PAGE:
If AT&T's acquisition of T-Mobile USA is rejected by federal regulators, the former will need to pay a hefty sum to Deutsche Telekom for all the trouble, according to Reuters.
Citing anonymous sources, the news service reported yesterday that AT&T would need to pay $6 billion, including $3 billion in cash, to T-Mobile USA's parent company if the deal falls through. That figure would also reportedly include giving Deutsche Telekom $2 billion in spectrum and $1 billion in a "roaming agreement," Reuters says.
Though Reuters' sources didn't give details on the spectrum deal, the news service spoke with an analyst who believes it could have something to do with T-Mobile USA's Long Term Evolution plans. Based on past deals, the analyst said, AT&T might give up 10Mhz of spectrum to T-Mobile USA, potentially paving the way for the company to increase data speeds across its network.
AT&T announced in March its plan to acquire T-Mobile USA from Deutsche Telekom in a deal valued at $39 billion. Deutsche Telekom would receive an 8 percent equity stake in AT&T and get one seat on the carrier's board of directors. The companies hope to close the deal by early next year.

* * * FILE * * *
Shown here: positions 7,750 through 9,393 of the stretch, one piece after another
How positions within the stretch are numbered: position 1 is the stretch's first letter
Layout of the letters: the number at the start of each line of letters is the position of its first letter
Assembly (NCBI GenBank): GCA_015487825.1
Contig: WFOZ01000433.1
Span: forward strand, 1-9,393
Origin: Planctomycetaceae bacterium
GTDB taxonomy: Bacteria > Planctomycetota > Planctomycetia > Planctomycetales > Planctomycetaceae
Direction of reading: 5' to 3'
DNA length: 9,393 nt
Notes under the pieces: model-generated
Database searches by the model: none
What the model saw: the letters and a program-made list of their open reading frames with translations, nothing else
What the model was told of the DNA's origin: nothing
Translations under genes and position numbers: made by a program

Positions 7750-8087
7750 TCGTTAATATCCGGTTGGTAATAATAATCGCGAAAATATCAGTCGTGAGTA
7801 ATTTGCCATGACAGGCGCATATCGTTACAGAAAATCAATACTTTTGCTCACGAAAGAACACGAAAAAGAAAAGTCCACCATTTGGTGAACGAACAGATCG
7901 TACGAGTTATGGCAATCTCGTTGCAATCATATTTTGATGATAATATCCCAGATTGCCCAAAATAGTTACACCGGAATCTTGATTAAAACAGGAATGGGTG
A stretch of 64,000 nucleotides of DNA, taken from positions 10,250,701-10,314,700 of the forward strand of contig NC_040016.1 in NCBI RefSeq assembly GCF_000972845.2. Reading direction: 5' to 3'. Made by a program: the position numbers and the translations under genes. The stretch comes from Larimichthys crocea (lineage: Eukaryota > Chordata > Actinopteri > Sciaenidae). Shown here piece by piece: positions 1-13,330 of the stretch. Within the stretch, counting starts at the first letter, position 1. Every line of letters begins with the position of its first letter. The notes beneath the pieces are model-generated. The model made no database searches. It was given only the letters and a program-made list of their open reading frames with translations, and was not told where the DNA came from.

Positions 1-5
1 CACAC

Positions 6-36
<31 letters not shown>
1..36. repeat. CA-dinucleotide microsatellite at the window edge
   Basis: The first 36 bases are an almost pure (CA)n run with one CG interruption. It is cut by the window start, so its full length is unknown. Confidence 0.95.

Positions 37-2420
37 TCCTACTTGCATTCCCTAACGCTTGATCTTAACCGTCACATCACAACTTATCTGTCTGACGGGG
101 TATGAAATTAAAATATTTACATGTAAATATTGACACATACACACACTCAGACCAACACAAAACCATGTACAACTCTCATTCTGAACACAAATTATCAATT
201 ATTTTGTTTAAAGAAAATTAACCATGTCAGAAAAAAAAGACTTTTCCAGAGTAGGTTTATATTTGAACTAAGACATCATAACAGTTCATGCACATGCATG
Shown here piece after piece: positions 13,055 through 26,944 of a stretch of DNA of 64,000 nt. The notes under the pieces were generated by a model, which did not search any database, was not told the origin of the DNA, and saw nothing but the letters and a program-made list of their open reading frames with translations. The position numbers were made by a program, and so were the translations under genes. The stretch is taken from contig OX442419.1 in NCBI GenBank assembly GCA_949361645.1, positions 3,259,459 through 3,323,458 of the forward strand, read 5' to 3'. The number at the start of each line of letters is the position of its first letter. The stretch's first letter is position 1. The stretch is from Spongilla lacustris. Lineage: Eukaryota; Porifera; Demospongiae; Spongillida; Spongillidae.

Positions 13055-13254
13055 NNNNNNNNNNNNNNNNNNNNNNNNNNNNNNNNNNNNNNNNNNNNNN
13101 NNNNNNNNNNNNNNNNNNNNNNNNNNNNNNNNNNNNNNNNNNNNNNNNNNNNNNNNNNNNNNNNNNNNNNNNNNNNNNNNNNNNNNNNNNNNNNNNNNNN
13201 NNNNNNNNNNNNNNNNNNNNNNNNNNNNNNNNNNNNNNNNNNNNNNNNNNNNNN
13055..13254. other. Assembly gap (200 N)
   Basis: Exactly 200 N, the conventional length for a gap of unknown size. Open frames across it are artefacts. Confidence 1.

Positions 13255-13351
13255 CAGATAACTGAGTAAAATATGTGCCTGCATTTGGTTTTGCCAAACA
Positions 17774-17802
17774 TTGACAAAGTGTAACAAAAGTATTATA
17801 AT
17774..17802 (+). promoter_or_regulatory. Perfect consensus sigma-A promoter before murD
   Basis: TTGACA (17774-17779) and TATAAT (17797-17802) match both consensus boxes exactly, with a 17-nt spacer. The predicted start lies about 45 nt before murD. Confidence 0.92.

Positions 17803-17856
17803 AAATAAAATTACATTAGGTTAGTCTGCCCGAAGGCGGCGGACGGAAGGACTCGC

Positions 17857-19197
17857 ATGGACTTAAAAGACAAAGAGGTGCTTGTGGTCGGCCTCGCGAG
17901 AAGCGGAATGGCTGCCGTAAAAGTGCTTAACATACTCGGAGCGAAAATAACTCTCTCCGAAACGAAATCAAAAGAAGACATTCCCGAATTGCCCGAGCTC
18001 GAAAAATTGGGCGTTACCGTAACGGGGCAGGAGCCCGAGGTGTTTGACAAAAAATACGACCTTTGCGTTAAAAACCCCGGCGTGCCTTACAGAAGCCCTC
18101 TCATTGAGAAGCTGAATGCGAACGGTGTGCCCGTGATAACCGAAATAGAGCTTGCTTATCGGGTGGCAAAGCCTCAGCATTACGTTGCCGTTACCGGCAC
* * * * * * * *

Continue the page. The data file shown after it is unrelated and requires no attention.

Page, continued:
However, as AT&T discovered earlier this week, it has a long road ahead of it to get to that day.
AT&T CEO Randall Stephenson sat before a U.S. Senate subcommittee on antitrust this week to defend his position that the acquisition does nothing to stifle competition.
"The combination of AT&T and T-Mobile could not possibly derail the powerful forces of competition in one of the nation's most competitive industries," he said.
But few were on his side. Sen. Herb Kohl, D-Wisc., said the deal could create a "duopoly" in the wireless industry. Sprint CEO Daniel Hesse said the deal would lead to "irreparable harm to competition." And Sen. Al Franken, D-Minn., said the merger would lead to serious issues on Main Street.
"I believe it's going to raise prices for American families and cost thousands of jobs," he said.
Luckily for AT&T, the Senate doesn't approve or reject the deal--that's the charge of the Justice Department and Federal Communications Commission. However, Bloomberg reported last week that the Justice Department requested more information from AT&T and T-Mobile competitors to adequately determine the impact the merger could have on the industry. The move is further proof that the government plans to take a hard look at the deal and could scuttle AT&T's hopes of getting through the approval process in the next 12 months.
If the deal between the carriers is approved, it would create a giant in the U.S. wireless business: the combined entity would have about 130 million subscribers.